Virtual server load balancing among cluster hosts is all about the math. An automated server load-balancing service calculates resource utilization, then compares one host's available capacity with that of other hosts
But it's not an exact science. Various load-balancing services use different calculation models to determine whether a cluster is balanced. VMware vSphere's Distributed Resource Scheduler (DRS) feature, for example, uses different metrics than does Microsoft System Center Virtual Machine Manager's Performance and Resource Optimization (PRO) feature. Ultimately, however, admins need a combination of performance monitoring and calculations before they live-migrate a virtual machine (VM) for load balancing.
Most of us leave cluster load balancing to an automated load-balancing service, but it's important to understand the calculations that service uses. Understanding these metrics indicates when a load-balancing service should be tuned for better results. Plus, you're better able to recognize when a vendor's server load-balancing offering isn't true load balancing.
VMware's load-balancing service: Distributed Resource Scheduler
The VMware DRS load-balancing service uses two metrics to determine whether a cluster is out of balance. When a host's current host load standard deviation number is greater than the target host load standard deviation, DRS recognizes that the host is unbalanced with the rest of the cluster. To rebalance the cluster, DRS usually uses vMotion to migrate VMs off an overloaded host.
These server load-balancing metrics reside in the VMware DRS pane inside the vSphere Client. DRS gathers its values by analyzing each host's CPU and memory resources to determine a load level. Then, the load-balancing service determines an average load level and standard deviation from that average. As long as vSphere is operational, DRS re-evaluates its cluster load every five minutes to check for balance.
If the load-balancing service determines that rebalancing is necessary, DRS prioritizes which virtual machines need to be rebalanced across a cluster. Using the following equation, the service calculates a host's balance compared with other hosts in the cluster:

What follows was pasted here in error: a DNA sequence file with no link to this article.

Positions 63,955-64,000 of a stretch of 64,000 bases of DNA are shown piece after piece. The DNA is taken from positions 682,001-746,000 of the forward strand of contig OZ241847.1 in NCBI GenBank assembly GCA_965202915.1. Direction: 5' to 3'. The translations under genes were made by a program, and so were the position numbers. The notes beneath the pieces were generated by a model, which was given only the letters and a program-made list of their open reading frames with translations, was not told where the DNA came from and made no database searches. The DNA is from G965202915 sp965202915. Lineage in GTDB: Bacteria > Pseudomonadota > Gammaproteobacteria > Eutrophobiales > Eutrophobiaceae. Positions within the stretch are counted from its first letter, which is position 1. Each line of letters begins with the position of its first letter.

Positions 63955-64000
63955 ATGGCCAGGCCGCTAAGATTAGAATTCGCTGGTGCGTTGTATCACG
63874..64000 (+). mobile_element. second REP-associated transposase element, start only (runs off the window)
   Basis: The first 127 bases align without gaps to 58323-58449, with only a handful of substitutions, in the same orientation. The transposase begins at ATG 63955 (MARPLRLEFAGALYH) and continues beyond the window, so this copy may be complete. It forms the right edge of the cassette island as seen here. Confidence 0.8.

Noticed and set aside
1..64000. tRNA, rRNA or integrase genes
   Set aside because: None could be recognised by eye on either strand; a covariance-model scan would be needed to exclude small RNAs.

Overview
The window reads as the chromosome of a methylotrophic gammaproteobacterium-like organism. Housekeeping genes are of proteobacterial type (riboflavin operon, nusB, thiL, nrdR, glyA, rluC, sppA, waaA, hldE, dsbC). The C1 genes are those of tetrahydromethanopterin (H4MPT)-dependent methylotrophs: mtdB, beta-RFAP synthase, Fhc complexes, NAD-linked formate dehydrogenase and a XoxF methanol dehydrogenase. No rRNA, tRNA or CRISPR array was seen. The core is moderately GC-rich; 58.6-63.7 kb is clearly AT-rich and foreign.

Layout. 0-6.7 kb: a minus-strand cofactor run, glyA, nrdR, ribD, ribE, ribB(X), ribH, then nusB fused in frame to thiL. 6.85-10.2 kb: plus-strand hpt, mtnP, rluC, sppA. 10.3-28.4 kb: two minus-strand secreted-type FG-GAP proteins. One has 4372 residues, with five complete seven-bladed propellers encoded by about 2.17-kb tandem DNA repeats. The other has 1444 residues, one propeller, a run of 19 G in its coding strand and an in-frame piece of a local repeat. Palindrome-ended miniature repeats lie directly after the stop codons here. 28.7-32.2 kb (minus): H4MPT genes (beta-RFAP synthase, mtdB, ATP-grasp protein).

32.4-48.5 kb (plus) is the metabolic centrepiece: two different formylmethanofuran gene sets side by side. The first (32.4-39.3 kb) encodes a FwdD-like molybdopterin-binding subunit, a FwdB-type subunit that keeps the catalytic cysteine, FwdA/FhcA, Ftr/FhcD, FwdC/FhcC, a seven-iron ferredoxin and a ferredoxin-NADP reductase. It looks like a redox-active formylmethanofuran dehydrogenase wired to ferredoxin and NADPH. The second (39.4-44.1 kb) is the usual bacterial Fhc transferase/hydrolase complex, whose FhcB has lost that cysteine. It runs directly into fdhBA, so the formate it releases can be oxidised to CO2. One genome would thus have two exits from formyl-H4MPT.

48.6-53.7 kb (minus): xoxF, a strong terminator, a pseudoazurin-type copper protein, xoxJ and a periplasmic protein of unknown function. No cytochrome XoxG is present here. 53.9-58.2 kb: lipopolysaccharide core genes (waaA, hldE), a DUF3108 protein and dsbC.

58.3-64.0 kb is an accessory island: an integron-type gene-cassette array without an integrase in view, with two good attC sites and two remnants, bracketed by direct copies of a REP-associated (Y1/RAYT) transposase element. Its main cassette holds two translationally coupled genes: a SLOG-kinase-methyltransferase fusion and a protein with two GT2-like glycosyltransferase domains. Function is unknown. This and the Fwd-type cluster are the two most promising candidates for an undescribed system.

A perfectly balanced cluster reports a zero for its current host load standard deviation. That means the host is balanced with the others in the cluster. If that number increases, it means the VMs on one server require additional resources than the average and that the total resources on the host are unbalanced from the levels on other hosts.
DRS then makes prioritized recommendations to restore balance. Priority-one recommendations should be implemented immediately, while priority-five recommendations won't do much to fix the imbalance.
Server load balancing with Microsoft's Performance and Resource Optimization
Microsoft's System Center Virtual Machine Manager (SCVMM) takes a different approach to cluster load balancing. Natively, it doesn't take into account aggregate cluster conditions when calculating resource utilization. Its load-balancing service, PRO, considers only overutilization on individual hosts.
You should also note some important conditions with SCVMM. Neither Hyper-V nor SCVMM alone can automatically relocate VMs based on performance conditions. SCVMM can relocate virtual machines only after it has been integrated with System Center Operations Manager (SCOM) and once PRO is enabled. That's because SCVMM requires SCOM to support VM monitoring.
In SCVMM 2008 R2, if host resources are overloaded, virtual machines can be live-migrated off a cluster host. According to a Microsoft TechNet article, SCVMM recognizes that a host is overloaded when memory utilization is greater than "physical memory on the host minus the host reserve value for memory on the host." It also recognizes when CPU utilization is greater than "100% minus the host reserve for CPU on the host."
Neither server load-balancing calculation aggregates metrics throughout the cluster to determine resource balance. But SCVMM uses a per-host rating system that determines where to live-migrate VMs once a host is overloaded. The system uses four resources in its algorithm: CPU, memory, disk I/O capacity and network capacity. You can prioritize these resources with a slider in the SCVMM console.
There's also an alternative solution for server load balancing: a PowerShell script that analyzes cluster conditions. Running the script balances virtual machines across a cluster by comparing the memory properties of hosts and VMs in the cluster.
Load-balancing services use numerous calculations to determine whether clustered VMs are balanced. But if you don't understand how your service computes these metrics, server load balancing is tricky. Even if you're not a math whiz, these metrics help prevent load-balancing problems.
About the expert
Greg Shields is an independent author, instructor, Microsoft MVP and IT consultant based in Denver. He is a co-founder of Concentrated Technology LLC and has nearly 15 years of experience in IT architecture and enterprise administration. Shields specializes in Microsoft administration, systems management and monitoring, and virtualization. He is the author of several books, including Windows Server 2008: What's New/What's Changed, available from Sapien Press.
This was first published in December 2010